RNA trans-splicing therapy in Rett Syndrome
Stuart Cobb, PhD and Chris Sibley, PhD | University of Edinburgh
While traditional gene therapy (gene replacement) shows great promise for Rett Syndrome it also has inherent challenges: gene therapy can produce too much MeCP2 protein and cause toxicity; different brain cell types produce widely varying levels of MeCP2 protein; females are mosaic with roughly 50% of cells making normal amounts of MeCP2
An alternative technology called Spliceosome-Mediated RNA Trans-splicing (SMaRT) represents an attractive option to overcome these hurdles. This approach works by correcting the RNA transcribed from the gene before it is translated into MECP2 protein. Specifically, by hijacking a cell’s natural RNA splicing machinery to join a therapeutic RNA trans-splicing molecule (RTM) to ‘healthy’ parts of the endogenous gene, entire regions harboring disease-causing mutations can be ‘bypassed’. Because large chunks of the RNA sequence can be replaced, a single RTM could effectively correct 97% of the Rett mutations.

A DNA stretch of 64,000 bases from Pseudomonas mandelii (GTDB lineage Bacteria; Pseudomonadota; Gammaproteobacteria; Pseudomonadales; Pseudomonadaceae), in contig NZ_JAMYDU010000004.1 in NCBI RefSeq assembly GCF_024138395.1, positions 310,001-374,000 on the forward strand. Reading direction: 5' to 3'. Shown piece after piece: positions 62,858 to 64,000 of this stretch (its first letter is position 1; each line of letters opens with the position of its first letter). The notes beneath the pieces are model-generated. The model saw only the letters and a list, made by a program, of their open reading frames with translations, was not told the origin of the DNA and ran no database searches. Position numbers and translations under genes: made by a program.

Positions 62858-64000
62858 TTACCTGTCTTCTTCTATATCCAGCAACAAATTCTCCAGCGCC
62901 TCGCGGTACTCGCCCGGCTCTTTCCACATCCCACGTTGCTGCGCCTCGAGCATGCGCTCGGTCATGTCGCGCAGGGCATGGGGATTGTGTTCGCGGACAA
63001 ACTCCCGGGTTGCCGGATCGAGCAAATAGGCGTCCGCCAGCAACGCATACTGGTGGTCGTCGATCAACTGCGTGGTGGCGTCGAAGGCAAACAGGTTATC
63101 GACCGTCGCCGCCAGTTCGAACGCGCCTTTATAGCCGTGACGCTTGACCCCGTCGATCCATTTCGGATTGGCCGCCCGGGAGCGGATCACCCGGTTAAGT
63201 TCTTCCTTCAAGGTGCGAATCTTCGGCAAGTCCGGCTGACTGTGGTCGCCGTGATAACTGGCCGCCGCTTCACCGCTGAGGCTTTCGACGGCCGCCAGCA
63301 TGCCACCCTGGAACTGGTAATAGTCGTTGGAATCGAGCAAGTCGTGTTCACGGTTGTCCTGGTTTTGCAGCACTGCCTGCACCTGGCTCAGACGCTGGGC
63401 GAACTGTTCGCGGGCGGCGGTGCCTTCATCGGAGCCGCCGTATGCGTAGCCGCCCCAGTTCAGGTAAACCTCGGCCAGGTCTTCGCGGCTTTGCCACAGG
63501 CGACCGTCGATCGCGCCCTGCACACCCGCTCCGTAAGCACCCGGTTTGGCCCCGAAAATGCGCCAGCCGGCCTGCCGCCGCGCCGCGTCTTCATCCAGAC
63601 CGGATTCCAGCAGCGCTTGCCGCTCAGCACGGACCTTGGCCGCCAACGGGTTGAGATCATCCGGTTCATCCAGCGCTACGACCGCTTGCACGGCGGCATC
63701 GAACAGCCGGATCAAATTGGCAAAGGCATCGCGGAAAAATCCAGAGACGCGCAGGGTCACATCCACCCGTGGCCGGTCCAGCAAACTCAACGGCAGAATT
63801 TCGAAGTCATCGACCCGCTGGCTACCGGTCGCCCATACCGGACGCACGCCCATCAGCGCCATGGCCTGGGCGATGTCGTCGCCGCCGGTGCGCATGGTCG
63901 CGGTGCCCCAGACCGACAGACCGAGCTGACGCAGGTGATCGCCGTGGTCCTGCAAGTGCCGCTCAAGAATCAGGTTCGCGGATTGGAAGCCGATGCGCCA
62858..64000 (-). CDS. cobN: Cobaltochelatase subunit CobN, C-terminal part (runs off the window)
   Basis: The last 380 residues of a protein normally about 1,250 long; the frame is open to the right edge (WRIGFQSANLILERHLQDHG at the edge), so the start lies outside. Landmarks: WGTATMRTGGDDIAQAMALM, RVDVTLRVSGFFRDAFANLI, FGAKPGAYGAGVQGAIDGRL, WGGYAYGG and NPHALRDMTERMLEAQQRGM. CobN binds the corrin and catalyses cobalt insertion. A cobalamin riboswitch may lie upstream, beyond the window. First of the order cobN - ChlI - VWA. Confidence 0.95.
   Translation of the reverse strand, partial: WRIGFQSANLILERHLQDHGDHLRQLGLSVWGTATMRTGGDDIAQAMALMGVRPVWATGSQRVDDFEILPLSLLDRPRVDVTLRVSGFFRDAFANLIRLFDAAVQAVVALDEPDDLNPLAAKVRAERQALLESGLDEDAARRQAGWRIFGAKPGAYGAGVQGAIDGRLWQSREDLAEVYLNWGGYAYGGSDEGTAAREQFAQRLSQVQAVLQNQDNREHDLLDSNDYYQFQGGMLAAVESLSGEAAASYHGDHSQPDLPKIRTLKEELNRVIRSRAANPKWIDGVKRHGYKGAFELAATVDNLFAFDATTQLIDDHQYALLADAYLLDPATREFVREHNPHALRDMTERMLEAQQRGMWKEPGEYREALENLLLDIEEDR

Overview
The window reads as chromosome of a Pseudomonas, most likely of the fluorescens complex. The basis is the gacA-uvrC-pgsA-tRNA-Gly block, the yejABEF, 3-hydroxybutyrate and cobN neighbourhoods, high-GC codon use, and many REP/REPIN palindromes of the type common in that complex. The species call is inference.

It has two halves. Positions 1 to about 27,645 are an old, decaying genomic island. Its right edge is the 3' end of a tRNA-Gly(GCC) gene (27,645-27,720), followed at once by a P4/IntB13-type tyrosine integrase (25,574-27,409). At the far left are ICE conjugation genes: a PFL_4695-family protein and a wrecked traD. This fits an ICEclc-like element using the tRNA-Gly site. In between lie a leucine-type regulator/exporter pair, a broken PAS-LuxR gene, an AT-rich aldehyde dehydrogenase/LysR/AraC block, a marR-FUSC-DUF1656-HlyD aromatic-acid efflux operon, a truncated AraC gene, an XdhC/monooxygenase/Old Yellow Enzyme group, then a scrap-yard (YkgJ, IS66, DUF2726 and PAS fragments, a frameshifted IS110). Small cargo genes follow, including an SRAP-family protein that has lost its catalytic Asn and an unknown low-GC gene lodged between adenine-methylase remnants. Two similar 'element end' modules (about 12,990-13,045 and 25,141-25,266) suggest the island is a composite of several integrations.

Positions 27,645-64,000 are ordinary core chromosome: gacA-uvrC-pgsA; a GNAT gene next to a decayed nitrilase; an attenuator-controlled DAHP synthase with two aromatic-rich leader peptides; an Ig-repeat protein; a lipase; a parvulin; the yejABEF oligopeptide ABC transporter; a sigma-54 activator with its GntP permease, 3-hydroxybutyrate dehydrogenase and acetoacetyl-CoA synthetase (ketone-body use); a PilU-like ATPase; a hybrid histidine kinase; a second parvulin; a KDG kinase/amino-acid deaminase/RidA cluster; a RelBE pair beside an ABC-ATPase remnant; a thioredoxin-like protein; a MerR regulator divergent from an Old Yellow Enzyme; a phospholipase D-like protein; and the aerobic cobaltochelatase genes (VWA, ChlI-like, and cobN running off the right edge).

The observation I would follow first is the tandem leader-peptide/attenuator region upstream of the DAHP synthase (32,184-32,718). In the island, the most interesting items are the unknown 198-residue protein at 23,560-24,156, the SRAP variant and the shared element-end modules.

This approach would restore MECP2 protein levels towards normal without the possibility of elevating MECP2 towards toxic thresholds. Moreover, the approach would selectively raise levels of functional MECP2 protein only in the cells where the mutant copy of MECP2 is expressed, leaving cells expressing the healthy copy of MECP2 unchanged.
To increase the level of RNA splicing expertise on this project Dr. Cobb has recruited a new highly qualified collaborator, Chris Sibley, at the University of Edinburgh, who should significantly benefit the project and further improve the chances of its success.